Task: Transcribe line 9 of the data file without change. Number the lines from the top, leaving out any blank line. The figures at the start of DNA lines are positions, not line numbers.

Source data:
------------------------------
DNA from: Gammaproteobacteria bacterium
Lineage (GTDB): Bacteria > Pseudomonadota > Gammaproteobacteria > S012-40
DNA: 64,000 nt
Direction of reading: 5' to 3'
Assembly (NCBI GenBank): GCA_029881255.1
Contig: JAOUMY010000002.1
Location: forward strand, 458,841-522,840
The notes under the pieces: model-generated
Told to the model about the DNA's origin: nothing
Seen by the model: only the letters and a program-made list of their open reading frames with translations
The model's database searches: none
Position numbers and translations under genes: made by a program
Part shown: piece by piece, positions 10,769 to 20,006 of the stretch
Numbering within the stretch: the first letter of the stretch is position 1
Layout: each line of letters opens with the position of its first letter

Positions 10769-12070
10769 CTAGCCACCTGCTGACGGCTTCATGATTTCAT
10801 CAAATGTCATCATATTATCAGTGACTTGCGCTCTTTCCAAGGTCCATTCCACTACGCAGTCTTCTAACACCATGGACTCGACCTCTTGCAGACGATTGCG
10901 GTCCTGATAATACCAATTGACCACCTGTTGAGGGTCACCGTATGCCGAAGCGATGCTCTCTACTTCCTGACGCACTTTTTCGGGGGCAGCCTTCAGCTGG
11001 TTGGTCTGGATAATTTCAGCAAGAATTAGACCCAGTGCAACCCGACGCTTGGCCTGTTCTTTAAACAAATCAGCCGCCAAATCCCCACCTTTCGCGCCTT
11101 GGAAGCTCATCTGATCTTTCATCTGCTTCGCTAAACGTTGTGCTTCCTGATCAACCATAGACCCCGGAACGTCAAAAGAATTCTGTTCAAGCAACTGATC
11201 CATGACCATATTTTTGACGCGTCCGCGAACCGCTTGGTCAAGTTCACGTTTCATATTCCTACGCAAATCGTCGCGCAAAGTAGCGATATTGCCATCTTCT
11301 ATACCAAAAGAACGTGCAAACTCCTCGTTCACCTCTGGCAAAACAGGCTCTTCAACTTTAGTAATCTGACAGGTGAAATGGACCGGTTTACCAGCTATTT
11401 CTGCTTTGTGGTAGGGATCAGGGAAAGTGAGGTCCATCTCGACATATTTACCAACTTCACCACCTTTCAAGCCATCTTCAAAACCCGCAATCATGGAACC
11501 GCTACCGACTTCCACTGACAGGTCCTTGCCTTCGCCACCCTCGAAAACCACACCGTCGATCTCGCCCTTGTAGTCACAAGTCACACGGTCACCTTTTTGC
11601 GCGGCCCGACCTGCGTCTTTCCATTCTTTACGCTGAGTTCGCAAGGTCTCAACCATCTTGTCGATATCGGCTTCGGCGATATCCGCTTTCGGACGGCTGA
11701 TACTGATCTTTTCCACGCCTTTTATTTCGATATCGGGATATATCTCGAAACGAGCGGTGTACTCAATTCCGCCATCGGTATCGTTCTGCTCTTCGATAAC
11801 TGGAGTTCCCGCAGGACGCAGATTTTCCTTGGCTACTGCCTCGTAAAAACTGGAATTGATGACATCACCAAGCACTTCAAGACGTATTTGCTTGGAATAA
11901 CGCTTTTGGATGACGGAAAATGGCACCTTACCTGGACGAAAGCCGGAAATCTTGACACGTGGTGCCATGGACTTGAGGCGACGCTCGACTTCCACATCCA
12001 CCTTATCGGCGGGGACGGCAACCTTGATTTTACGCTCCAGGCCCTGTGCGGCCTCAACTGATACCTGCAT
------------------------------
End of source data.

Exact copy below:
Told to the model about the DNA's origin: nothing